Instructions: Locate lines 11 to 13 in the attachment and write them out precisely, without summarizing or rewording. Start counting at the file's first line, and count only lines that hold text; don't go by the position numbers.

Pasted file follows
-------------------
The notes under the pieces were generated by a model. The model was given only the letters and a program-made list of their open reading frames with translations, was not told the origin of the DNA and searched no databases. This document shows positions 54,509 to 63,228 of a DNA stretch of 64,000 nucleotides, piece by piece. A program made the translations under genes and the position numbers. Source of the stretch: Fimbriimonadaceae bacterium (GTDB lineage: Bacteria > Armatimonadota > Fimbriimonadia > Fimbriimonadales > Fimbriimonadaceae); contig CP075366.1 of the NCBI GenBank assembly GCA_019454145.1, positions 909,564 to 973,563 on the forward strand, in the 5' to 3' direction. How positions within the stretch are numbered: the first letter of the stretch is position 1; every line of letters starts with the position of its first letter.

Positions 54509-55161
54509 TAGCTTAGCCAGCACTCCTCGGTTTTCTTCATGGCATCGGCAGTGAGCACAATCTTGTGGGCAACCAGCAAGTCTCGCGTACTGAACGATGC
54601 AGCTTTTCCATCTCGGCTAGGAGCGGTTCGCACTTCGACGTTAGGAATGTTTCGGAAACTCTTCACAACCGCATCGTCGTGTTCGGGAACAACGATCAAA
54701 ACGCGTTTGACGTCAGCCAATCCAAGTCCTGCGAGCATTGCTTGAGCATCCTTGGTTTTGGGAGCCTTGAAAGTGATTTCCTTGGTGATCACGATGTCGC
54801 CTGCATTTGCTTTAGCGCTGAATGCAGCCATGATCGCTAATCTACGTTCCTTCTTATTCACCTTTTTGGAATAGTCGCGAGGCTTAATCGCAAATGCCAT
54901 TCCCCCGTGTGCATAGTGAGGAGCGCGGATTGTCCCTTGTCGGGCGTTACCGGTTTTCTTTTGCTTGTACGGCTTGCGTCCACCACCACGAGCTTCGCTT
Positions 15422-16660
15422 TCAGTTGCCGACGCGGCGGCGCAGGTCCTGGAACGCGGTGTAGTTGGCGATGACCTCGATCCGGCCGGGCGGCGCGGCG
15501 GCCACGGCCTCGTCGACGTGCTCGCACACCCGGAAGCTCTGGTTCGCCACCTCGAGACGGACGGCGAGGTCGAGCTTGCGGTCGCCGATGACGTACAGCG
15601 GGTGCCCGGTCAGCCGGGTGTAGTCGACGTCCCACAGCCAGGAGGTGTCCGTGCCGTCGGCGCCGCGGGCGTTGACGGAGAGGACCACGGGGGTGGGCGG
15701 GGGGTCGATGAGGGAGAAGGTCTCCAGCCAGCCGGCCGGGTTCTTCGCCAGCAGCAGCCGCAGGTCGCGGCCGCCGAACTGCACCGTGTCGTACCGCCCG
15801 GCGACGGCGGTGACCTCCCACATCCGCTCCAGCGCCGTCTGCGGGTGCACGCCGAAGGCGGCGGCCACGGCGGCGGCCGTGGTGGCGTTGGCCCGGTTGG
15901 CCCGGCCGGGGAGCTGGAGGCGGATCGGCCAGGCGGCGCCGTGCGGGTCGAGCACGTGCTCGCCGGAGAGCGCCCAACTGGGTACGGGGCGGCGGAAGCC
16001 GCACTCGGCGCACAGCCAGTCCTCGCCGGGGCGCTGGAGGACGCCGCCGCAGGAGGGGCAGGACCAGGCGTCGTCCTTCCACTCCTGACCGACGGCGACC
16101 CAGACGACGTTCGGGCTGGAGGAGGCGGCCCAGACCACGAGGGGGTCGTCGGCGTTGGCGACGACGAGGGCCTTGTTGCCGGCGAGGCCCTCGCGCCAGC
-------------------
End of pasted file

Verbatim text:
15601 GGTGCCCGGTCAGCCGGGTGTAGTCGACGTCCCACAGCCAGGAGGTGTCCGTGCCGTCGGCGCCGCGGGCGTTGACGGAGAGGACCACGGGGGTGGGCGG
15701 GGGGTCGATGAGGGAGAAGGTCTCCAGCCAGCCGGCCGGGTTCTTCGCCAGCAGCAGCCGCAGGTCGCGGCCGCCGAACTGCACCGTGTCGTACCGCCCG
15801 GCGACGGCGGTGACCTCCCACATCCGCTCCAGCGCCGTCTGCGGGTGCACGCCGAAGGCGGCGGCCACGGCGGCGGCCGTGGTGGCGTTGGCCCGGTTGG